* The magnificent concluding volume of Vidal's epic NARRATIVES OF EMPIRE, embodying the passage of American history.
THE GOLDEN AGE is the final, eponymous novel that brings to an end what Gabriel Garc a M rquez has called 'Gore Vidal's magnificent series of historical novels or novelised histories', NARRATIVES OF EMPIRE. Like a latter day Anthony Trollope, Vidal masterfully balances the personal with the political, the invented with the historical fact. His heroine from Hollywood, Caroline Sanford, reappears in Washington as President Roosevelt schemes to get the USA into the war by provoking the Japanese. In the novel's ten year span America is master of the globe, with Japan and Europe as colony and dependency under her empire. Against this backdrop there is a glittering explosion in the arts (we see the likes of Lowell, Bernstein and Tennessee Williams and witness the opening night of A STREETCAR NAMED DESIRE). But by 1950 and the coming of the Korean War, the Golden Age is over. For the reader who wants to be informed as well as vastly entertained about the last two hundred years of American history there could be no better place to start than with Vidal's NARRATIVES.
Vidal's combination of learning, wit and disdain gets into your blood. He can change the way you think - OBSERVER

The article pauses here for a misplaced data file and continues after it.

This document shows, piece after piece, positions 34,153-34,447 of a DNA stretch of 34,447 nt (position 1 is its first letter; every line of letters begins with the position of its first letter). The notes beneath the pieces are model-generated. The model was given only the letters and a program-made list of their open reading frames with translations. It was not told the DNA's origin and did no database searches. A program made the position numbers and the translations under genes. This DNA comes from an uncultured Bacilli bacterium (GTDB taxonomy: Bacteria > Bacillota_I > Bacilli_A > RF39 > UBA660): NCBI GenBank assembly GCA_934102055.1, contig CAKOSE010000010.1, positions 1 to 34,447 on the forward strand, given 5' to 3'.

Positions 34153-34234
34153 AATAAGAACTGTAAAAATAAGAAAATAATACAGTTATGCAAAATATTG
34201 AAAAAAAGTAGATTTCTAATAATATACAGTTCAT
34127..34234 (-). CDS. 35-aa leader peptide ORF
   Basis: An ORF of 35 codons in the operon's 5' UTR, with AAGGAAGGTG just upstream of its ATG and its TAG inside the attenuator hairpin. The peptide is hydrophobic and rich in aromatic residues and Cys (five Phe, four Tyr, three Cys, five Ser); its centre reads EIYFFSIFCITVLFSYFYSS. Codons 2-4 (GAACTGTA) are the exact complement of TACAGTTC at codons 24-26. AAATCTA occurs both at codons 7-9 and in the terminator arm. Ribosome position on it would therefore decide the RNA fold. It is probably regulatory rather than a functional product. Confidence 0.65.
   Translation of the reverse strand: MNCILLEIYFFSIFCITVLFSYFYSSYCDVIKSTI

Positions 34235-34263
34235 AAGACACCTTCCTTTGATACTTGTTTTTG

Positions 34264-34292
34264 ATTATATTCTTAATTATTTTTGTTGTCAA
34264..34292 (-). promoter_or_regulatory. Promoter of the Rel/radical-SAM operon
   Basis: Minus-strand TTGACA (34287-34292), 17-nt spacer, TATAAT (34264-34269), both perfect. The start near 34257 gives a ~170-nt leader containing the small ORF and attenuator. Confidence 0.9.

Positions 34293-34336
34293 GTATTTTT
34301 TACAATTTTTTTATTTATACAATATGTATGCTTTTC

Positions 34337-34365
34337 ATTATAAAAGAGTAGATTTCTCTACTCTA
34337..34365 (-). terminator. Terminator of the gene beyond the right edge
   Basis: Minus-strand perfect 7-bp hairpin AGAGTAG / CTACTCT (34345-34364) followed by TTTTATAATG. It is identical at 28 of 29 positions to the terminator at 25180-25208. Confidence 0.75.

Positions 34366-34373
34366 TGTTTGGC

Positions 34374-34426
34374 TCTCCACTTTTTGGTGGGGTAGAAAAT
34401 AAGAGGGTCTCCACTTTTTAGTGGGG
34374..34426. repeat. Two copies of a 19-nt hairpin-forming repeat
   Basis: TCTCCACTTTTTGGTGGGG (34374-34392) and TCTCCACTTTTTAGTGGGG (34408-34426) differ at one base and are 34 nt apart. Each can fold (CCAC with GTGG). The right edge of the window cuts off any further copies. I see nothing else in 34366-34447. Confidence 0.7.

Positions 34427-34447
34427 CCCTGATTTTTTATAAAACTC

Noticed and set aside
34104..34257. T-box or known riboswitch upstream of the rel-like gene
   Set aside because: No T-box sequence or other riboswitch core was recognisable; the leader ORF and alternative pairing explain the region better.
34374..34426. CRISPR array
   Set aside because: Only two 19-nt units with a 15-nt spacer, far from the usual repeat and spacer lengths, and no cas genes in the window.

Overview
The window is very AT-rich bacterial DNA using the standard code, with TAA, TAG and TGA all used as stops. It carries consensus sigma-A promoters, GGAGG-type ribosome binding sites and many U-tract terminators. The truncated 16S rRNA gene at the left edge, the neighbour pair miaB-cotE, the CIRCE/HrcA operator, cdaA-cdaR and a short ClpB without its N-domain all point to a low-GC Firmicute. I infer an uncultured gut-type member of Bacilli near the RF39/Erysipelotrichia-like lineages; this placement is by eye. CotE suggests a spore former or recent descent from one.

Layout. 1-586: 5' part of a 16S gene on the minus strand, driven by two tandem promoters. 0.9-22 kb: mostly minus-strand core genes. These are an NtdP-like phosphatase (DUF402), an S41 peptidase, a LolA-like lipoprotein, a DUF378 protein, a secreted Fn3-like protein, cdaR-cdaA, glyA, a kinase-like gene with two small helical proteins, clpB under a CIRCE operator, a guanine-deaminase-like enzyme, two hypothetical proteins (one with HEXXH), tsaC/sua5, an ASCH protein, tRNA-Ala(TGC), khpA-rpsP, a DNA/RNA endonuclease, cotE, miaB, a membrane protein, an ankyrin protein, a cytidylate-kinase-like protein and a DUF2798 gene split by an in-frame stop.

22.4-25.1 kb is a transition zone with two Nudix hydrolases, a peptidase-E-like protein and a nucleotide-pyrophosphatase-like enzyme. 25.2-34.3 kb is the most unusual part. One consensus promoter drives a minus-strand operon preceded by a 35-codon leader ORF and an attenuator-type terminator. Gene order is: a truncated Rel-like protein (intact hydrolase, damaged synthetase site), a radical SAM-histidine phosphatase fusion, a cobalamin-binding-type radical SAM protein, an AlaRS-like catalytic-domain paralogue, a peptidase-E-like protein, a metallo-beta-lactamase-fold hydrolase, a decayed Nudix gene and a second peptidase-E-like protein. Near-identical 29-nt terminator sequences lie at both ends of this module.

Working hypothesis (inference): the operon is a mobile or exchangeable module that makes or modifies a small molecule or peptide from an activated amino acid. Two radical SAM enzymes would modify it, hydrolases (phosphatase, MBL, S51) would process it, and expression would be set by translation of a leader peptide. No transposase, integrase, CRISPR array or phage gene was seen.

This entertaining portrait of an imperial elite may well be, as Vidal intends, the version of US history that survives in the coming decades. - IRISH TIMES
Crackpot theory has seldom been so suavely and entertainingly put across. - NEW STATESMAN
Vidal's satiric thrusts are enormous fun. - DAILY TELEGRAPH
Wonderfully compelling. It is serious and entertaining. It rings diamond-true. It is a novel for grown-ups; and that is something very rare in contemporary fiction - SCOTSMAN
Brilliantly evokes the decade when the US believed it was the undisputed master of the universe ... imperious, well-informed and wickedly accomplished, it brings American politics to life in a way that few other modern novels can match - DAILY MAIL
Our greatest living historical novelist - ANTHONY BURGESS
Iconoclastic, yet never mere satirical caricature, this remarkable novel sequence is a melange of historical demystification ... The bold sweep of Vidal's design continues to enthral, and throughout The Golden Age, as throughout the sequence, he delights in giving the read entree to a heady variety of gatherings ... Vidal's touch in handling these set pieces and portraying the famous remains wonderfully assured - LITERARY REVIEW